Column: Out in the cold, counting the people who need help in our city


VIRGINIA BEACH — I thought twice about rolling out of a warm bed, taking a hot shower and heading out the door at 3:30 a.m. But I walked out the door, and I was immediately assaulted by the cold, damp air.

I volunteered for the Virginia Beach Point-in-Time count, in which city staff and volunteers head out at 4 a.m. to find and survey people sleeping outdoors. The U.S. Department of Housing and Urban Development mandates this annual survey, held within a 24 hour period, of homeless people whether they are sheltered or unsheltered. 

It helps determine what services those who are sleeping outdoors might need and funding levels for programs the city can apply for in the next budget cycle to help homeless people.

Questions must be asked as written. Responses must be recorded as given. You cannot make assumptions. If people do not want to participate, you make an “observational” survey.

The time of day makes sense. Given all of the places folks might choose to bed down for the night, people will scatter before some of the places might even open for business.

I’ve driven past several of the places we encountered people, and I’d never even noticed people were there, perhaps because I was too early or too late, perhaps because I just wasn’t paying enough attention. But there are certainly are people living on our streets, and each of them has their own story.

Some of the people we interviewed knew we were coming that day. For others, it must have been quite a surprise when four strangers with clipboards and flashlights arrived, waking them up so early to ask a bunch of questions pertaining to their circumstances. Police were there for security, but kept back so as not to needlessly intimidate these folks.

Some people refuse to stay in the shelter. Others may not be aware of the services offered by the city. Others fear and distrust the government, especially the police.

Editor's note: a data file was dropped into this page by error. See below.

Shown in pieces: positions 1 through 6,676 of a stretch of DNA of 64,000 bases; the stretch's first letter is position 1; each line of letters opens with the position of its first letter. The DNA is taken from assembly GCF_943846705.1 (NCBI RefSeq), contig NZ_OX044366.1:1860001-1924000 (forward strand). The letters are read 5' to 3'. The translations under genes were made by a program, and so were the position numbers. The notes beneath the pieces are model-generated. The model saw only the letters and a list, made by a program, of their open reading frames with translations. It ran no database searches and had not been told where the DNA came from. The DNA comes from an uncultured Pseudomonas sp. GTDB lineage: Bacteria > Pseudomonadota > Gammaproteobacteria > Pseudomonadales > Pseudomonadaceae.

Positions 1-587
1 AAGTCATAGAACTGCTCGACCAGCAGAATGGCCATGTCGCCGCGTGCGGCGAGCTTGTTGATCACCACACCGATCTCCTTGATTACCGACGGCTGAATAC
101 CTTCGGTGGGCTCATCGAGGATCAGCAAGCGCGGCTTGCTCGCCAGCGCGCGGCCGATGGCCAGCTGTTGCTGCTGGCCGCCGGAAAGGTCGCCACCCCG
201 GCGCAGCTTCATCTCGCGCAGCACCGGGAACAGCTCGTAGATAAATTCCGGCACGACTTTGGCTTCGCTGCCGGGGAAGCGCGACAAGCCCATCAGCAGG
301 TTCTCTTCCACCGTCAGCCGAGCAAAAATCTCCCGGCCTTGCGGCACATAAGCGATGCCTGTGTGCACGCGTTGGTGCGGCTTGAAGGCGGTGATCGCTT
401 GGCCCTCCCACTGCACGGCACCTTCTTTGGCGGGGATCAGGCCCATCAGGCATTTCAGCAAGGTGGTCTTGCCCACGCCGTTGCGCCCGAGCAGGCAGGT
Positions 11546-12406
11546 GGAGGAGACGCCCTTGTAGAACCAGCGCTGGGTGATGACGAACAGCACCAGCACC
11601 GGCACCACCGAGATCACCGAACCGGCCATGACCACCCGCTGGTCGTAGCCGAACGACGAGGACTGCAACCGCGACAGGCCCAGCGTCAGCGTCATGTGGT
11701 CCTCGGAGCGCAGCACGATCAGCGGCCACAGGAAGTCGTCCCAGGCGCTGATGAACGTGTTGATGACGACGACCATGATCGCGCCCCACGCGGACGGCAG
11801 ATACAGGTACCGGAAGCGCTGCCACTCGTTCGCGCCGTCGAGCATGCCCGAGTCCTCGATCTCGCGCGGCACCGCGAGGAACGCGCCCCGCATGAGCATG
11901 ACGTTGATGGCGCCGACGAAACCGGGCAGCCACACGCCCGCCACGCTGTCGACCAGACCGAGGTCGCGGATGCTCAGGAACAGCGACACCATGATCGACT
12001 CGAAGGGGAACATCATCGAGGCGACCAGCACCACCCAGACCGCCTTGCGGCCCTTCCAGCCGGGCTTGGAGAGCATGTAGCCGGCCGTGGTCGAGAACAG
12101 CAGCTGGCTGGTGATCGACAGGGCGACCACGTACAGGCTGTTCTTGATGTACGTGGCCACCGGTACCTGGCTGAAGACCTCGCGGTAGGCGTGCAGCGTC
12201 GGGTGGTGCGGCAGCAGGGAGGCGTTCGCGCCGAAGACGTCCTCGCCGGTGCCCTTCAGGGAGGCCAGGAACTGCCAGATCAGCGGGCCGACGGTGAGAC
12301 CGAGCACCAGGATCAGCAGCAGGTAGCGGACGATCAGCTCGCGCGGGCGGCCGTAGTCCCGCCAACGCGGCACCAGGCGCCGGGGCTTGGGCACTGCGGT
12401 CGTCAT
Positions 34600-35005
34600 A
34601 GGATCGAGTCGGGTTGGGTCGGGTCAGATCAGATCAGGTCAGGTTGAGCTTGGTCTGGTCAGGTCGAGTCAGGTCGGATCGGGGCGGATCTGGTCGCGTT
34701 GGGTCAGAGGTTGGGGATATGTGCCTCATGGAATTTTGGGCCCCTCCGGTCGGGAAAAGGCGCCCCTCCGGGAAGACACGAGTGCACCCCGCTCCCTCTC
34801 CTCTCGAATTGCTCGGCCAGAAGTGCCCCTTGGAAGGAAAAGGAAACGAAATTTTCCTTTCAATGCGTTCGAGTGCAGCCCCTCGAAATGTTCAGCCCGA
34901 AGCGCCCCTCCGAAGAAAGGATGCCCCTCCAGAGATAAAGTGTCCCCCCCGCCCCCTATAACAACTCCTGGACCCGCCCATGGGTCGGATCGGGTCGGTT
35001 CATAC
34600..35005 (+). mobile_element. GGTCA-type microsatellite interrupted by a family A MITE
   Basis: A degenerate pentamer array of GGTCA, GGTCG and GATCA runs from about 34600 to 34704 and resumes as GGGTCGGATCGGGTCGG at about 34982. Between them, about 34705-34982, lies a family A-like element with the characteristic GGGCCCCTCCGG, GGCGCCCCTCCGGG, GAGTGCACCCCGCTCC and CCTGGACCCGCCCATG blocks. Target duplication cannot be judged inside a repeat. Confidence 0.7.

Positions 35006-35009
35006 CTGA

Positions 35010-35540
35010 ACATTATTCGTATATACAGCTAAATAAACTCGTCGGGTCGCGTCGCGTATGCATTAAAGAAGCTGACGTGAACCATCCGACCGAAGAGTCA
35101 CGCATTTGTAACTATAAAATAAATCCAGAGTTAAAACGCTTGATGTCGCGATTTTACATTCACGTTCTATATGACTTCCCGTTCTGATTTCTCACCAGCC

The reasons they are homeless vary. One man my “team” interviewed had limited English and seemed guarded. Watching the dialogue between him and the team leaders I realized he might be terrified if he were in the country illegally. 

I used Google Translate on my phone, spoke a question into it, pushed the “play” button. I assured him that we weren’t there to cause any trouble for him. We only wanted to help him. He seemed reassured, even smiled.

After finishing the interview, I climbed back into the front seat of the Police SUV and wondered how confusing a place America must be for undocumented immigrants living on the street. 

Some from the government might want to find you and deport you. Others from the government just want to find you and help you.

We left him with the same bag each person that responded to the survey received, filled with things they might find useful, snacks, an Hampton Roads Transit pass, an emergency blanket and more.

Having spent only four hours out and about in the cold weather, my knees, hips and back were starting to ache from being on the concrete for so long. I couldn’t imagine what it must be like to be subjected to that same stress constantly.

No matter how high life may take you, it can knock you down just as far much faster.

Besides the weather, most chilling to me was several people we encountered who were in my age bracket. 

I thought back to the days when we might have been in school, making plans for the future or dreaming for a better one. And here I was many years later, talking to people Virginia Beach would like to help, learning a new appreciation for all the blessings I take for granted.

Frost is a web designer, campaign consultant, photographer and writer who is a lifelong resident of Virginia Beach.

© 2019 Pungo Publishing Co., LLC

Related Posts

Leave a Reply

Your email address will not be published. Required fields are marked *